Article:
For many years, Adrienne Yelsky loved working. She taught many subjects, including “Lessons of the Holocaust,” a course created by Leatrice Rabinsky, at Cleveland Heights High School.
Though Yelsky was excited about retirement, she said it was also bittersweet, and met with “a lot of tears and a little bit of regret,” especially when she wasn’t sure what she would do.
But years later, she spends time as a university supervisor at John Carroll University, overseeing a small number of student teachers and helping them network to find jobs. Outside of that, Yelsky is also a docent at the Maltz Museum of Jewish Heritage. Additionally, she and her husband, Lanny, host foreign exchange students through AFS-USA and they have hosted 16 students over the past 30 years.
“They’ve kept us very busy,” she said. “Every two years, there has been a teenager living with us and their families come and visit us constantly.”
CJN: How did you get involved in your activities?
Yelsky: For the Maltz Museum, my parents were Holocaust survivors and we moved to this country when I was 12. I was born in Romania and raised in Hungary. I was teaching at Cleveland Heights when Leatrice Rabinsky created the lesson plans for schools to teach about the Holocaust. One day, they asked me if I would teach it and at first, I said no. I wasn’t interested in opening up a lot of the things that were locked in my heart very tightly. I grew up hearing stories. So, I wanted to make my life into something that had nothing to do with (the Holocaust). I didn’t want it to define my existence.
For my kids, it was a wonderful class, but it wasn’t something they needed because they heard from us about it. But when they asked me to teach it, Heights was a different school. There were few Jewish students, so it was important for me to teach them about it and the genocides that take place today.
So, by the time I retired, I had 100 students sign up every year. Because of that, the museum approached me when I took my students on tours and said as soon as I retire, they needed me. But, I didn’t want to do it so quickly. So, I spent my time with John Carroll and returned to it in 2014. So, that’s how I’ve been doing it for five years.
As for AFS, I sort of stumbled upon it by accident. My daughter’s school newspaper had a blurb in it about meeting host families and exchange students. I asked my kids if it was something they’d like and we ended up hosting a girl from Cyprus for five days. And soon after that, I started working at Heights and I had four exchange students in my class. Someone approached me and said since I do so well interacting with them, I should consider hosting. And then somehow, we got involved with it. From then on, we didn’t stop. It was my solution to empty nesters syndrome.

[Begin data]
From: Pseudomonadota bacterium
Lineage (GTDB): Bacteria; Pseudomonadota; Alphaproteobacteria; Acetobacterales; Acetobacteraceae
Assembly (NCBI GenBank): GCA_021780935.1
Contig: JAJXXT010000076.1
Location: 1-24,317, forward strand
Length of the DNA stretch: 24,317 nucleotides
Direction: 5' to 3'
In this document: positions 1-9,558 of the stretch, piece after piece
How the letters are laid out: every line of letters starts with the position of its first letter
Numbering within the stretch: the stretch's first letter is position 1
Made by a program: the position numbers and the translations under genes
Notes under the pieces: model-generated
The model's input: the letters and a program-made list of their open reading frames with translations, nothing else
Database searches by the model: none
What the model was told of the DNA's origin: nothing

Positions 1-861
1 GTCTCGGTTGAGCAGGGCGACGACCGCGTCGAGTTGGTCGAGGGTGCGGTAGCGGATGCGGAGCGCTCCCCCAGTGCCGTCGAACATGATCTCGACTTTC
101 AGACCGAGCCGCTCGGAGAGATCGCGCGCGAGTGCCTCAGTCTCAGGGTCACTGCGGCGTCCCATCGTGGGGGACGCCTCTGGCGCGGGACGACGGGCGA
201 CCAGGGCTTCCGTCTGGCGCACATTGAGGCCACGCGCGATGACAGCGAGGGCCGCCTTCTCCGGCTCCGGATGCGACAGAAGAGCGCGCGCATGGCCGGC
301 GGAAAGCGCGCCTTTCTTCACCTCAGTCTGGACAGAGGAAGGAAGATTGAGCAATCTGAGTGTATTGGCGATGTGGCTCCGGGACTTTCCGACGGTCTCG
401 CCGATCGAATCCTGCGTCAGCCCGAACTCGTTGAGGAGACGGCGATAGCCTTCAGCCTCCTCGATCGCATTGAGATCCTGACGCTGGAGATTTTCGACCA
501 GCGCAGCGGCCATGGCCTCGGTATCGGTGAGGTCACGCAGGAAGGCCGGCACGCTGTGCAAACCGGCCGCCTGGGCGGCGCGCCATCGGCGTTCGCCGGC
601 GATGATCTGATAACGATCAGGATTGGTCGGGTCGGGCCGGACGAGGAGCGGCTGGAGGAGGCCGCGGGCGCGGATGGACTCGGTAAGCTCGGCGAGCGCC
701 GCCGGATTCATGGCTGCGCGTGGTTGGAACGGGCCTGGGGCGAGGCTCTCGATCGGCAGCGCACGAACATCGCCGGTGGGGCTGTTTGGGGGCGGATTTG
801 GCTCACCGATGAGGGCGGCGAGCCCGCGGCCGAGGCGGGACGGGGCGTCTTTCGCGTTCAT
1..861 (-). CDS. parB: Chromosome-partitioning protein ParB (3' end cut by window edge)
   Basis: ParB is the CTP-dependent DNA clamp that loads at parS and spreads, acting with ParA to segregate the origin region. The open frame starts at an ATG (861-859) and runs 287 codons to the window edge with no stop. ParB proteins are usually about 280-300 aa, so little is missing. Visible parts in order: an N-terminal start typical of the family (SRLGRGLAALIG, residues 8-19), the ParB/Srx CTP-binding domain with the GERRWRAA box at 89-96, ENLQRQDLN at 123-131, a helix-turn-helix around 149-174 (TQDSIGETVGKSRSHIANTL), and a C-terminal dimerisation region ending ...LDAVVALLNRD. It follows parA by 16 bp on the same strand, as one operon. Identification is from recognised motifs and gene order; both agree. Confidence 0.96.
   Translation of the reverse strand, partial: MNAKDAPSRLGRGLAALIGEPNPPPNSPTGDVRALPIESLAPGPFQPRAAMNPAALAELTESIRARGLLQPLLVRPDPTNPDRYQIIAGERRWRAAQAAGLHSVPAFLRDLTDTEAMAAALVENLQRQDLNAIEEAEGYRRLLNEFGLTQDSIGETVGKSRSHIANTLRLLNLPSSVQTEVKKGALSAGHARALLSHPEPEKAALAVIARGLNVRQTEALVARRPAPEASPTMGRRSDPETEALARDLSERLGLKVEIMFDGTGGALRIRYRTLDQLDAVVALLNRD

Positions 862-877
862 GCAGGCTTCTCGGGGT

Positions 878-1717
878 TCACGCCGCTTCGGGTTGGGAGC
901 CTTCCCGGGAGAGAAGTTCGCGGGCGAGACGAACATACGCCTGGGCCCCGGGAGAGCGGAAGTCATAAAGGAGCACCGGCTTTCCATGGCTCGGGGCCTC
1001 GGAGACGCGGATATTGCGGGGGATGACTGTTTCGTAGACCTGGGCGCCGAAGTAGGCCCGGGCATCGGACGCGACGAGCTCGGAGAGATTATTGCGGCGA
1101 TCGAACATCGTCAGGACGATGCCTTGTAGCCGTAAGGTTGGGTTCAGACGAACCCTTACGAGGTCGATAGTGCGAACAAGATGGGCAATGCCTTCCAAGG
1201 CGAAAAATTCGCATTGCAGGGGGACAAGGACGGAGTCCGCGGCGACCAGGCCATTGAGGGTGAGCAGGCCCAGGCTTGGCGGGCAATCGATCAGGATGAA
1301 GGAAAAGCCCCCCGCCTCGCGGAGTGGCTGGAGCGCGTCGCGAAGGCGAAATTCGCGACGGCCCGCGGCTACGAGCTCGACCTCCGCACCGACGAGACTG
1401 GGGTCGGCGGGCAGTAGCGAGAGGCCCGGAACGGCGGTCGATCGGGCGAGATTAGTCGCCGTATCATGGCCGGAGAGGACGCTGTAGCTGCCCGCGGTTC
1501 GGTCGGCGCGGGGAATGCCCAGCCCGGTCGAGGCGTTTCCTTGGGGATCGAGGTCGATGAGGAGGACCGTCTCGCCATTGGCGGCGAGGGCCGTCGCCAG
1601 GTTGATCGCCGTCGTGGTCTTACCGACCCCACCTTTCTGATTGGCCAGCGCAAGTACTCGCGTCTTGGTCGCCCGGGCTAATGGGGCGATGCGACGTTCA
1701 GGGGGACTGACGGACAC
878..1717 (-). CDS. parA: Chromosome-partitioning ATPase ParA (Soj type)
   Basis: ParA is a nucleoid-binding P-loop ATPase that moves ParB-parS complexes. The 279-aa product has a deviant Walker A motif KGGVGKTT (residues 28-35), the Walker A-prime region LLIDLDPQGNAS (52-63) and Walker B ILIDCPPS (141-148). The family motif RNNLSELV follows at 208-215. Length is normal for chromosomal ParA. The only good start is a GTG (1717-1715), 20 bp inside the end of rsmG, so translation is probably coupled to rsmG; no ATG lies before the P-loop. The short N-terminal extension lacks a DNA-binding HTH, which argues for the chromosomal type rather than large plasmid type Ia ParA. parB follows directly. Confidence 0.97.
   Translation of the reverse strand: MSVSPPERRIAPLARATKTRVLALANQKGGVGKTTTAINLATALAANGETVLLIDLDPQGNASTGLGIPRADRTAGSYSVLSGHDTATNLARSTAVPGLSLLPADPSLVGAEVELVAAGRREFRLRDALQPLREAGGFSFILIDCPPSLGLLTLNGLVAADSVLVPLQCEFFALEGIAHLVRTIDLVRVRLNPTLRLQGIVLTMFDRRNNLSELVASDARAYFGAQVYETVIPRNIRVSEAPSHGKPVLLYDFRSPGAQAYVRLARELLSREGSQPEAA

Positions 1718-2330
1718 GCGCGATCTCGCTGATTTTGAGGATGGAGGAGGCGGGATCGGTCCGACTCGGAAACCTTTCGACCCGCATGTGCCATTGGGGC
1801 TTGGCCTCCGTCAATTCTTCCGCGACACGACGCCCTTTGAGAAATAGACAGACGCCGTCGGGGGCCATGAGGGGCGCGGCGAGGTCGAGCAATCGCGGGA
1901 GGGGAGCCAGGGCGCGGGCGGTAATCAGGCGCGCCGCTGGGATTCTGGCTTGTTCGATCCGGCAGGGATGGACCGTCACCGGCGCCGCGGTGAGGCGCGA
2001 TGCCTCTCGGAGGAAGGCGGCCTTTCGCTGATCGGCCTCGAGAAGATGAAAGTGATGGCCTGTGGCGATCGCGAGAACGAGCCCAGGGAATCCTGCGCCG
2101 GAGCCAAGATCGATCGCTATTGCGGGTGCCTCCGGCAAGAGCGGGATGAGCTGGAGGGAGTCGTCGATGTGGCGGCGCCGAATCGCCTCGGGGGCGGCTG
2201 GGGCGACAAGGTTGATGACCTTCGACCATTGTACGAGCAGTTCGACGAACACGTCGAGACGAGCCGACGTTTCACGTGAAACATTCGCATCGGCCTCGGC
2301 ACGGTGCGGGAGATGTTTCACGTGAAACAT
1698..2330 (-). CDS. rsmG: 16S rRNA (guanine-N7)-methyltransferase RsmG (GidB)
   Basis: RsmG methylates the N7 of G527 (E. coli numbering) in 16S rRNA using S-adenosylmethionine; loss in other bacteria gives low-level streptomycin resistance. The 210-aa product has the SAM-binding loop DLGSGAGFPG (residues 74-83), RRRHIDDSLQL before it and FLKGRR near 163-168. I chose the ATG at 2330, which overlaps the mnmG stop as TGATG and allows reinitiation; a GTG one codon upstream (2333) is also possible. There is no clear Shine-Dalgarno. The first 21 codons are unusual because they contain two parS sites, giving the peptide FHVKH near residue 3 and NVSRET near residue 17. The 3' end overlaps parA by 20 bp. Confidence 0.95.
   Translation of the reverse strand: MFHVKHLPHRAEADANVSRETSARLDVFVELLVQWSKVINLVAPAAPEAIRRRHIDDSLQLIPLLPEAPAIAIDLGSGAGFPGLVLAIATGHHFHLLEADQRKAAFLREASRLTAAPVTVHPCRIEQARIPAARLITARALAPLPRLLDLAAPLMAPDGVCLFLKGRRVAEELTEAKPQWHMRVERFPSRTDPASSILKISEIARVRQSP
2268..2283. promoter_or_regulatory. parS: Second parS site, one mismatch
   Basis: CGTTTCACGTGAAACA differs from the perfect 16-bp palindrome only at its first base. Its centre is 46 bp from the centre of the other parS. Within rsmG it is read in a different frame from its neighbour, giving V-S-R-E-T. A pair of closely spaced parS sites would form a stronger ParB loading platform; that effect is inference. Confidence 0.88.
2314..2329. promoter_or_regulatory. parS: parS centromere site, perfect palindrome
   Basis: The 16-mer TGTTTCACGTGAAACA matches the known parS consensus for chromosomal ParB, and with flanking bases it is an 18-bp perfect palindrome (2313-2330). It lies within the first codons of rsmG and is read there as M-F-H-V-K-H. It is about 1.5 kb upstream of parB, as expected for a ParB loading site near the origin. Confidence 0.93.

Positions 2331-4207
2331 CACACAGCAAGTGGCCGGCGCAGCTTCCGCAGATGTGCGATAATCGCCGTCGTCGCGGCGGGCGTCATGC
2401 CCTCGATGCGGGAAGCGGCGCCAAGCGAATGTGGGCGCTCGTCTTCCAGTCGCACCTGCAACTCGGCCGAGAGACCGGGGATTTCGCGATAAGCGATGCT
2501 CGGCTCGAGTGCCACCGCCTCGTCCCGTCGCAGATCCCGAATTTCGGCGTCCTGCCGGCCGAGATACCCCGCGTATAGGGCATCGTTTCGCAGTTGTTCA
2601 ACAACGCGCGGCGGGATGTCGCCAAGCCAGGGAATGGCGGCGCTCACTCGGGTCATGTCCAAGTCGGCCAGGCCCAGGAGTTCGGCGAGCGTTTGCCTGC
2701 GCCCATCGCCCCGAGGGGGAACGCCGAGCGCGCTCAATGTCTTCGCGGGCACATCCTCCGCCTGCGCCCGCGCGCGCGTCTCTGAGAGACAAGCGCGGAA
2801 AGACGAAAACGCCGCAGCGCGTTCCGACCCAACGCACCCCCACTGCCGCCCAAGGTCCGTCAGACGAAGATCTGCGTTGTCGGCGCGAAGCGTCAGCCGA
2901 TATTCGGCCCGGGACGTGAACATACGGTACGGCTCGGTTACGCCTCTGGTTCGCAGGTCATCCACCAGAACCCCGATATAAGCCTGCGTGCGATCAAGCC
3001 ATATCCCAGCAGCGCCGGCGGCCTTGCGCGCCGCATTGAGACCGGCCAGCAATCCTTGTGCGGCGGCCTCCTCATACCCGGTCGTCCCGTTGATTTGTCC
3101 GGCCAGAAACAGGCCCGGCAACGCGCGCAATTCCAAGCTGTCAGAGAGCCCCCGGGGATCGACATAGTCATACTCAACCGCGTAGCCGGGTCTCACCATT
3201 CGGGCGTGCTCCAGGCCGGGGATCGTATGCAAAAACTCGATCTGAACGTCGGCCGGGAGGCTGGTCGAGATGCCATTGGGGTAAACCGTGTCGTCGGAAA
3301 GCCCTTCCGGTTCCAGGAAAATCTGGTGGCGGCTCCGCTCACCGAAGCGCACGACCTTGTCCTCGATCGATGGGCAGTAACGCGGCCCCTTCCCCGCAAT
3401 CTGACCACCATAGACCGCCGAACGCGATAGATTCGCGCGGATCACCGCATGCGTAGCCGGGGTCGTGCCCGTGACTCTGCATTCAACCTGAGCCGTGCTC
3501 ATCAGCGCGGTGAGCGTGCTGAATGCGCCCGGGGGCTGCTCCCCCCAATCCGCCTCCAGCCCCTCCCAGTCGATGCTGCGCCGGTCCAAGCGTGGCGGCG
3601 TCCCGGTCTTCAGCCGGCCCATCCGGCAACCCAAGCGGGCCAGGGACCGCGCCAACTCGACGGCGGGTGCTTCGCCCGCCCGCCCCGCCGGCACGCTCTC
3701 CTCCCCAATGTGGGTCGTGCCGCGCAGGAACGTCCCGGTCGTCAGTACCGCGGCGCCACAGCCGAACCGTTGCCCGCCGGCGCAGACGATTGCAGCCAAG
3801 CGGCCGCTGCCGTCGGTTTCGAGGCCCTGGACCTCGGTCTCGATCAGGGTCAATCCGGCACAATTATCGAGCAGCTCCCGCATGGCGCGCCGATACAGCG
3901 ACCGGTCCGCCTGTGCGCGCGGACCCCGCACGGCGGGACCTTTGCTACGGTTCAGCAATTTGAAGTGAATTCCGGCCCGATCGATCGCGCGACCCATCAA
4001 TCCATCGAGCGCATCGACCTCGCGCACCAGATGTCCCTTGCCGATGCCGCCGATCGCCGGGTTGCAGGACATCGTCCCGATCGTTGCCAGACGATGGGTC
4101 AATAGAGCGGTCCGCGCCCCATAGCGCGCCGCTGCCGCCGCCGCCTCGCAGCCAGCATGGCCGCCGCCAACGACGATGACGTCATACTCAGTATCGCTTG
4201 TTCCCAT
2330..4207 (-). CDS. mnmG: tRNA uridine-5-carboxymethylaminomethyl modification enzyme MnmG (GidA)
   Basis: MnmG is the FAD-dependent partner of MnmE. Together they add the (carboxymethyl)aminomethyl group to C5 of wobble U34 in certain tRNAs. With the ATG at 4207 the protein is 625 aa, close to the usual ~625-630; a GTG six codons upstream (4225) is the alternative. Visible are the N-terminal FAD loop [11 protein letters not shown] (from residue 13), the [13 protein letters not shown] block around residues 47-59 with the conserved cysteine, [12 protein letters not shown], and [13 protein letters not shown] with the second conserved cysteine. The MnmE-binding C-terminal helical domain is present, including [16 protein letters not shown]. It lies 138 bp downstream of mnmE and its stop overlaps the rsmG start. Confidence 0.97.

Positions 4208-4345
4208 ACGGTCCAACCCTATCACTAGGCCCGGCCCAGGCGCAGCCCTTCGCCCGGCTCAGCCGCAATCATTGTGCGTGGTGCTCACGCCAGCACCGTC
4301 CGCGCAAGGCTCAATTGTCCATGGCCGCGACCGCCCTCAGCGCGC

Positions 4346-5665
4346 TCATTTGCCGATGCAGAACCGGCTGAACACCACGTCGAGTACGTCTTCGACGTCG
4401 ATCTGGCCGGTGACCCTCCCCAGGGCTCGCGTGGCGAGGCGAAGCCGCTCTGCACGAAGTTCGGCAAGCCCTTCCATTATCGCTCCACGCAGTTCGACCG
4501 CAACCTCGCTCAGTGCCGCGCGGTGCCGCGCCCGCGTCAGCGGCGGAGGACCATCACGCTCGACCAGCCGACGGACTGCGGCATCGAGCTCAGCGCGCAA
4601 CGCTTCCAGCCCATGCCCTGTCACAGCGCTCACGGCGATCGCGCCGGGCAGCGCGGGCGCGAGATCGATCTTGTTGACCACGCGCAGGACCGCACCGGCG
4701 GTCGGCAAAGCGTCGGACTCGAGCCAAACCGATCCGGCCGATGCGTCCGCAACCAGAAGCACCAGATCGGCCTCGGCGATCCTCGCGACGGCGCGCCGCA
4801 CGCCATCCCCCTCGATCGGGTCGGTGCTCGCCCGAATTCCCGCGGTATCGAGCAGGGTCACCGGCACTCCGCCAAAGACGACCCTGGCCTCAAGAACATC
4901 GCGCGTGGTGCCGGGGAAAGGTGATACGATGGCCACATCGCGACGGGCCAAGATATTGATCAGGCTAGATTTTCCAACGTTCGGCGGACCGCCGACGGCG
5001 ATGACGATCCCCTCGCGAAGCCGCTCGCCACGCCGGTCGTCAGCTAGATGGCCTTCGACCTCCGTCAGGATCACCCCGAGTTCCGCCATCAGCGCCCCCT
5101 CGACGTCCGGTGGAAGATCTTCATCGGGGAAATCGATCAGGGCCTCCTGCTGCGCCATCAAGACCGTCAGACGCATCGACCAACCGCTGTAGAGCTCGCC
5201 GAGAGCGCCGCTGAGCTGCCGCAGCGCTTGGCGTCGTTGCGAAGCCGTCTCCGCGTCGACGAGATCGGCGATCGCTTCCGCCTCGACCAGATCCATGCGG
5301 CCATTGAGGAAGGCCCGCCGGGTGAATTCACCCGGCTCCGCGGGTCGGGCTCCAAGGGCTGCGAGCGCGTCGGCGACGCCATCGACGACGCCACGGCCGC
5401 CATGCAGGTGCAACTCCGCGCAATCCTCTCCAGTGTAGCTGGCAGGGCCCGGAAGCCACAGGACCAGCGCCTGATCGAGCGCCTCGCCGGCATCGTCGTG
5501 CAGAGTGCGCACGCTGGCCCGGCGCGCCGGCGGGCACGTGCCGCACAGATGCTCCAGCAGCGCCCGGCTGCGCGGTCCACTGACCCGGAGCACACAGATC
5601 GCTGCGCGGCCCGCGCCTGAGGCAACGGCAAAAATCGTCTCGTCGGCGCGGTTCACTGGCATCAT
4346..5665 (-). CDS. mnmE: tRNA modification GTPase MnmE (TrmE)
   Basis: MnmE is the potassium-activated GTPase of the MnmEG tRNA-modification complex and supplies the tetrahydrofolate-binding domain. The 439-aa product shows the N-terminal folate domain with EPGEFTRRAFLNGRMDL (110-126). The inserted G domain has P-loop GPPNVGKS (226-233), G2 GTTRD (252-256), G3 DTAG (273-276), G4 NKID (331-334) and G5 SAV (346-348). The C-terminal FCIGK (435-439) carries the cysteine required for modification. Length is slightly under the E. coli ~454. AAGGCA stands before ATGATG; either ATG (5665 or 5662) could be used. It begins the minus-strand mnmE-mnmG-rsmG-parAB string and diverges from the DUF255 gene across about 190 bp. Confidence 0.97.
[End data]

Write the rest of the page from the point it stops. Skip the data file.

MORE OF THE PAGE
This year, we’re going to be liaisons for an Italian girl, like an aunt and uncle.
CJN: Why did you consider volunteering in your retirement?
Yelsky: This is an extension of what I used to do for money. It’s educating, making a difference and being in the lives of young people. It’s kind of spreading the word about doing something about what is wrong with the world and about not forgetting.
We say as Jews to not forget, and on the other hand, it is happening again over and over. Volunteering is a way for me to constantly scream that message. And not just about the Holocaust, but all the other injustices in the world too.
CJN: What role does your Jewish identity play in your volunteer work?
Yelsky: It drives me because if I didn’t do something, and if I felt I didn’t make a difference, I would be letting my parents down, who are both gone now. I’d be letting down the memory of my grandparents and aunts and uncles I never got to meet because my mother and father were the only survivors. My Jewish identity is very important to me to make sure that is never forgotten. I will always defend my Jewishness and try to spread the word about injustice.
Looking back on the past seven years of her retirement, Yelsky said one of her biggest accomplishments was getting one of her Catholic co-workers, Mary Ann Brennan, to volunteer at the Maltz Museum.
“She said it sounded cool and that I told her to come to the next docent session,” Yelsky recalled. “Now, she’s one of our best docents. That is one of the coolest things about the Maltz. The emphasis is shifting to be a place of inclusion and acceptance and valuing human beings as human beings, and not that Jews suffered alone. Human suffering is human suffering, and standing up to it, fighting it and speaking out is important for everyone. I’m doing exactly what I loved doing when I wasn’t retired – working with young people and spreading that message.”